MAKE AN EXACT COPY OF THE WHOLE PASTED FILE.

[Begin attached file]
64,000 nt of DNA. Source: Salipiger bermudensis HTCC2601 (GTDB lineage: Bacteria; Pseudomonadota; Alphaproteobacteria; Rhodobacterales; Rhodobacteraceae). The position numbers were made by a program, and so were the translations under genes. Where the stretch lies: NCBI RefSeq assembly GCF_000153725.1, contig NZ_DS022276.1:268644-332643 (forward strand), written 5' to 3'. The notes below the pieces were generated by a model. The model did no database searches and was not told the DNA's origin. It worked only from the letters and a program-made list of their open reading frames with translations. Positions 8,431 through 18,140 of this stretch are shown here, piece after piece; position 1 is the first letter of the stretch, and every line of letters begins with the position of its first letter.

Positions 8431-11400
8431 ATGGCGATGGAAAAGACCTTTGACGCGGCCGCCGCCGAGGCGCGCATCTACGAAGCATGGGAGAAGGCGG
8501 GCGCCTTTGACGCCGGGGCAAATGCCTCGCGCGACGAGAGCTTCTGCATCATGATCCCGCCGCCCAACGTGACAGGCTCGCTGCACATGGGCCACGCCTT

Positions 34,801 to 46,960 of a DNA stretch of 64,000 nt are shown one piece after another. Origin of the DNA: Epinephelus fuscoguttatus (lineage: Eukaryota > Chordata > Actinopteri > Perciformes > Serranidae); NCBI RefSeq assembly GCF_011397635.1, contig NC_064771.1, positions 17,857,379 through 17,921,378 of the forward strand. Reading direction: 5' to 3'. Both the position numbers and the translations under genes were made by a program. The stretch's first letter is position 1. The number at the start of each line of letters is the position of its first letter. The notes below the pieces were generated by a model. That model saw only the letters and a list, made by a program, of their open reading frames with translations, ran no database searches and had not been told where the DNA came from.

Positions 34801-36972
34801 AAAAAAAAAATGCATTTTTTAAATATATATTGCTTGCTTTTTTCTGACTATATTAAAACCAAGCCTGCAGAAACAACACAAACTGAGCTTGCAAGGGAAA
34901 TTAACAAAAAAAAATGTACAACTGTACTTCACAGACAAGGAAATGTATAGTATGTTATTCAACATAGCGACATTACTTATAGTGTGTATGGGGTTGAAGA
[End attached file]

64,000 nt of DNA. Source: Salipiger bermudensis HTCC2601 (GTDB lineage: Bacteria; Pseudomonadota; Alphaproteobacteria; Rhodobacterales; Rhodobacteraceae). The position numbers were made by a program, and so were the translations under genes. Where the stretch lies: NCBI RefSeq assembly GCF_000153725.1, contig NZ_DS022276.1:268644-332643 (forward strand), written 5' to 3'. The notes below the pieces were generated by a model. The model did no database searches and was not told the DNA's origin. It worked only from the letters and a program-made list of their open reading frames with translations. Positions 8,431 through 18,140 of this stretch are shown here, piece after piece; position 1 is the first letter of the stretch, and every line of letters begins with the position of its first letter.

Positions 8431-11400
8431 ATGGCGATGGAAAAGACCTTTGACGCGGCCGCCGCCGAGGCGCGCATCTACGAAGCATGGGAGAAGGCGG
8501 GCGCCTTTGACGCCGGGGCAAATGCCTCGCGCGACGAGAGCTTCTGCATCATGATCCCGCCGCCCAACGTGACAGGCTCGCTGCACATGGGCCACGCCTT

Positions 34,801 to 46,960 of a DNA stretch of 64,000 nt are shown one piece after another. Origin of the DNA: Epinephelus fuscoguttatus (lineage: Eukaryota > Chordata > Actinopteri > Perciformes > Serranidae); NCBI RefSeq assembly GCF_011397635.1, contig NC_064771.1, positions 17,857,379 through 17,921,378 of the forward strand. Reading direction: 5' to 3'. Both the position numbers and the translations under genes were made by a program. The stretch's first letter is position 1. The number at the start of each line of letters is the position of its first letter. The notes below the pieces were generated by a model. That model saw only the letters and a list, made by a program, of their open reading frames with translations, ran no database searches and had not been told where the DNA came from.

Positions 34801-36972
34801 AAAAAAAAAATGCATTTTTTAAATATATATTGCTTGCTTTTTTCTGACTATATTAAAACCAAGCCTGCAGAAACAACACAAACTGAGCTTGCAAGGGAAA
34901 TTAACAAAAAAAAATGTACAACTGTACTTCACAGACAAGGAAATGTATAGTATGTTATTCAACATAGCGACATTACTTATAGTGTGTATGGGGTTGAAGA